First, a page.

Telemedicine May Soon Become the Norm in Healthcare - Here’s Why

What is ‘Telemedicine’?

Telemedicine is healthcare that is provided remotely. It is often delivered in three forms: live telemedicine, remote monitoring, and the “store-and-forward” method. Live telemedicine enables patients and healthcare professionals to communicate with patients via phone or video-conferencing in real-time. Remote monitoring allows physicians to keep track of patients’ vital signs through mobile medical equipment. Last, the “store-and-forward” method allows medical documents such as test results to be transmitted via a secure portal.

The use of telemedicine has recently become increasingly common due to the strains that the COVID-19 pandemic has put on healthcare systems around the world. In an attempt to minimize the spread of infections in waiting rooms, health care professionals started to utilize the internet more in order to provide quality care for patients remotely. In the months following the onset of the pandemic, it was reported that as many as 47% of Canadians used virtual means to receive medical care, as opposed to 4% prior to the announcement of the outbreak made by the World Health Organization. Prior to the pandemic, physician-patient communications via the Internet were mainly conducted in the form of emails, aimed to discuss test results. However, social distancing guidelines and mechanisms that were set up to control the spread of the outbreak pushed the healthcare sector to adopt innovative ways to provide virtual care for patients without compromising quality. Several private companies, such as Maple and Babylon Health, have also seized the opportunity to provide virtual assessments and prescription refills for those who wish to stay away from doctors’ offices and pharmacies.

Although the healthcare sector has long been reluctant to adopt virtual care as a means to provide medical assistance remotely, there is no question that telemedicine has helped alleviate some of the difficulties that hospitals and clinics faced in accommodating patients during this pandemic.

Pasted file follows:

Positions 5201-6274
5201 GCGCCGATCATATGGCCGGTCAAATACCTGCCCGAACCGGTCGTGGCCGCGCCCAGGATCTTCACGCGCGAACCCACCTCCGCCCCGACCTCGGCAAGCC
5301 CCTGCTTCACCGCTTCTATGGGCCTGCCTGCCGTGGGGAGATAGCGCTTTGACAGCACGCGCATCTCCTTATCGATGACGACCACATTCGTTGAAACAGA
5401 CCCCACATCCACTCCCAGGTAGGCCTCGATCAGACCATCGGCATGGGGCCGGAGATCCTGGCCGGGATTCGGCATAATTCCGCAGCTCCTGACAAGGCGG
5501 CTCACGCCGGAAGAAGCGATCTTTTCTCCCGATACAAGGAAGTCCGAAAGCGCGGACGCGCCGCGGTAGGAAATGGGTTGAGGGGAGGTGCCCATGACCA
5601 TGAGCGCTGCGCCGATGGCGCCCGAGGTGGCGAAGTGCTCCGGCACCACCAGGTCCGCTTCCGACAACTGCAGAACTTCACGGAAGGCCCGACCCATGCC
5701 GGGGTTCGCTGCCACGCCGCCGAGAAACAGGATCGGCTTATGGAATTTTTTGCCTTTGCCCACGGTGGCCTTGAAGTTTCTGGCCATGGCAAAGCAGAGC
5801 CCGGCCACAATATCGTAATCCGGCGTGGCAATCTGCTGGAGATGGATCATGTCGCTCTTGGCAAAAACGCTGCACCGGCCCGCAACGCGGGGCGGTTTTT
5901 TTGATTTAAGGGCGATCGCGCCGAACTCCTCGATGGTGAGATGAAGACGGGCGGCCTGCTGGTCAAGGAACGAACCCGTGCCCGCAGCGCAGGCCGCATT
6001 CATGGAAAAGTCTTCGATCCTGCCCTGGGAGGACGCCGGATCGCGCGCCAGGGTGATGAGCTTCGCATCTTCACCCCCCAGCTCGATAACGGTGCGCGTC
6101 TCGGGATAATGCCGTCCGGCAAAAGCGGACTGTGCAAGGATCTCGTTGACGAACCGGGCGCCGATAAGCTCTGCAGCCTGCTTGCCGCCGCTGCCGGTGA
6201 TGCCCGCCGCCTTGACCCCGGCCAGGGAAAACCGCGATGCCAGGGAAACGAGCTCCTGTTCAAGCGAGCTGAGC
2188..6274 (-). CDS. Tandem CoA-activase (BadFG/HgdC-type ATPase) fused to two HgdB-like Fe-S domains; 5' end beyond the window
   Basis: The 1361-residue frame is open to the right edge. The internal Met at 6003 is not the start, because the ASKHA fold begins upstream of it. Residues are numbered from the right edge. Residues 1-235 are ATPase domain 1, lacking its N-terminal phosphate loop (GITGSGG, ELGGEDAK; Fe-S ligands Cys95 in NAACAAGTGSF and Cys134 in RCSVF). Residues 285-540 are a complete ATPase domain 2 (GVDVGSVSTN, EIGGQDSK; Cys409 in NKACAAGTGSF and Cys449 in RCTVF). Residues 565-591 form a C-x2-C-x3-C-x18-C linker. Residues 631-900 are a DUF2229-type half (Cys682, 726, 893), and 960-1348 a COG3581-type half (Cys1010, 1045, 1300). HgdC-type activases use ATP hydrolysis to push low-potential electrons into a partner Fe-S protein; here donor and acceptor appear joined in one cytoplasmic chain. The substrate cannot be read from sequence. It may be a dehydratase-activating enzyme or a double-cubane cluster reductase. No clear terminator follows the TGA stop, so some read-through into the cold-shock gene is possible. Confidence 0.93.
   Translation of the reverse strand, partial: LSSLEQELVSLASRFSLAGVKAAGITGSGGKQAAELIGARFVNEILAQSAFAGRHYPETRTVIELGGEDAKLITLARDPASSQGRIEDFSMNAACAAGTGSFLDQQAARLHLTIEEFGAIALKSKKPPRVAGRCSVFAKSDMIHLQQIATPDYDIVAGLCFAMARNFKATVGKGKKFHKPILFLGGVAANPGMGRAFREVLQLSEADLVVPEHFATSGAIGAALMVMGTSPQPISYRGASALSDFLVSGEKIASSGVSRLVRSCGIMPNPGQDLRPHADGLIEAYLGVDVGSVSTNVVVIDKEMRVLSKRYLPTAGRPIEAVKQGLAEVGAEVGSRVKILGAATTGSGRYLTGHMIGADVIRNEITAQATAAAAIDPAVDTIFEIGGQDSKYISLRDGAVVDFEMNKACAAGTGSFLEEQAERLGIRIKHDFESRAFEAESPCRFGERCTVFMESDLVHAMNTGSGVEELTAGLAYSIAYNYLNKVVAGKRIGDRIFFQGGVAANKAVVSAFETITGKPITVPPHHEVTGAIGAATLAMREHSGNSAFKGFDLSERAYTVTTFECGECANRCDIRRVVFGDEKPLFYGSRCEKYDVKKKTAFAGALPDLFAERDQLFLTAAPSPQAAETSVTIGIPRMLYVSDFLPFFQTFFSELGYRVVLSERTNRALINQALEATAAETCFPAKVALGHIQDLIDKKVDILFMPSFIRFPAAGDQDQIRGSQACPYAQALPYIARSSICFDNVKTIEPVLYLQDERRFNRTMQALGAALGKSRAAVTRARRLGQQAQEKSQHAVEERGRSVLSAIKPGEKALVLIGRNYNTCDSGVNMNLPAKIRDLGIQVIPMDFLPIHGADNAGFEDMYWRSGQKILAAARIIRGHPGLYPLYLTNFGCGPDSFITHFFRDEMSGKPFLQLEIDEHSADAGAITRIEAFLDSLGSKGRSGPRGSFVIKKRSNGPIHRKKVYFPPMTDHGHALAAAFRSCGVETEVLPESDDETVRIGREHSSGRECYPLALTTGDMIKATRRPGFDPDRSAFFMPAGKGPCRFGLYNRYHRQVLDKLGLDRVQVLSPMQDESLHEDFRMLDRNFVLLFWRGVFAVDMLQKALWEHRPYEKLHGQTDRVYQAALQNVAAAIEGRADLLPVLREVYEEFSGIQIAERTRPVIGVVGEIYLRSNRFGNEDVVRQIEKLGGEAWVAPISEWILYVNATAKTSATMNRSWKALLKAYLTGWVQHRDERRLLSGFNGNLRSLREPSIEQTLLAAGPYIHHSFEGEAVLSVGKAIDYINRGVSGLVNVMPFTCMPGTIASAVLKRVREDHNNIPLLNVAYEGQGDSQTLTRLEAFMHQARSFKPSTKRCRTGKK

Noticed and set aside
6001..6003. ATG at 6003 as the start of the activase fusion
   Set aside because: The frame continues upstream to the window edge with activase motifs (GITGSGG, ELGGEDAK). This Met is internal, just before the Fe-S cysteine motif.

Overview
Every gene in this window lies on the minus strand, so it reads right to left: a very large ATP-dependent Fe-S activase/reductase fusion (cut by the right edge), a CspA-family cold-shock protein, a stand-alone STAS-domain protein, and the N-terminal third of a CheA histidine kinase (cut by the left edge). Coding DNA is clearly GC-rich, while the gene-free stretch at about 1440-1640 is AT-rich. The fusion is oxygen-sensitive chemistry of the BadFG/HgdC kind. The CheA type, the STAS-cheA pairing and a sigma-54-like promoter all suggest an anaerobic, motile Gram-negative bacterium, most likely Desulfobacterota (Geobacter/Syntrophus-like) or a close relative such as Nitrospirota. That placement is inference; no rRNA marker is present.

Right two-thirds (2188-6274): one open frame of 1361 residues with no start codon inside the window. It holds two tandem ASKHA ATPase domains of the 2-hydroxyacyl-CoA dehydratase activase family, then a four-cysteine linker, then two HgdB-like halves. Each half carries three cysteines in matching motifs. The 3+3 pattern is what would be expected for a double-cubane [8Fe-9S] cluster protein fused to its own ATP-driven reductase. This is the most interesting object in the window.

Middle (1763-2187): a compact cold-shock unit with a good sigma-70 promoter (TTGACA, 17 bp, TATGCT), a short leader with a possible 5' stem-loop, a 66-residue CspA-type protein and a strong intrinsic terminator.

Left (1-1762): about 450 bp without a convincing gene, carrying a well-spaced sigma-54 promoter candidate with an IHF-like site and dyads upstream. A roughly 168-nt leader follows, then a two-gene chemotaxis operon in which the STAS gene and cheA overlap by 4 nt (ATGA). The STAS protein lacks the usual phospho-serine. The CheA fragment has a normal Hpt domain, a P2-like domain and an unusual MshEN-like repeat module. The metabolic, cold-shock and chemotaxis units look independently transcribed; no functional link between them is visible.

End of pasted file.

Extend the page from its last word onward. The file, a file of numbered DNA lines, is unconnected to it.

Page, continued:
Benefits of Telemedicine

Aside from minimizing the spread of COVID-19 in emergency rooms and clinic waiting areas, virtual care has proven to have numerous other benefits. It has helped hospitals immensely in clearing existing backlogs in operations by freeing up space and preserving personal protective equipment (PPE). In doing so, it has maximized efficiency in the use of hospital resources. Moreover, initial assessments that are done virtually have the potential to help health professionals to pre-sort and triage patients more efficiently and save costs for hospitals and reduce length of stay for patients. Virtual primary care visits have offered critical insight into the living conditions of patients as well as other environmental factors that often aid physicians in determining an accurate diagnosis. Finally, telemedicine has reduced the time of visits by an average of 20% in addition to eliminating travel time for patients altogether. Therefore, virtual visits appear to be a great alternative for those who are not in need of urgent medical care or struggle to find the time to see a physician in person due to work or home responsibilities.

Consequences of Telemedicine

Although telemedicine has been a valuable asset to hospitals and clinics as a way to augment or replace in-person visits during the pandemic, it certainly has its shortcomings. Namely, lack of access to high-speed internet in rural areas in addition to the heavy reliance of telemedicine on expensive electronic devices poses a serious barrier to patients that could benefit most from virtual care but lack the resources to access it. Telemedicine also does not appear to be highly effective for individuals who face complex medical needs that require attention from health professionals across disciplines or for those who require extensive testing in the forms of x-rays, biopsies, etc. Overall, despite all of the positive potentials that telemedicine has for transforming healthcare, it still appears to be better suited for younger, healthier populations of higher socio-economic status.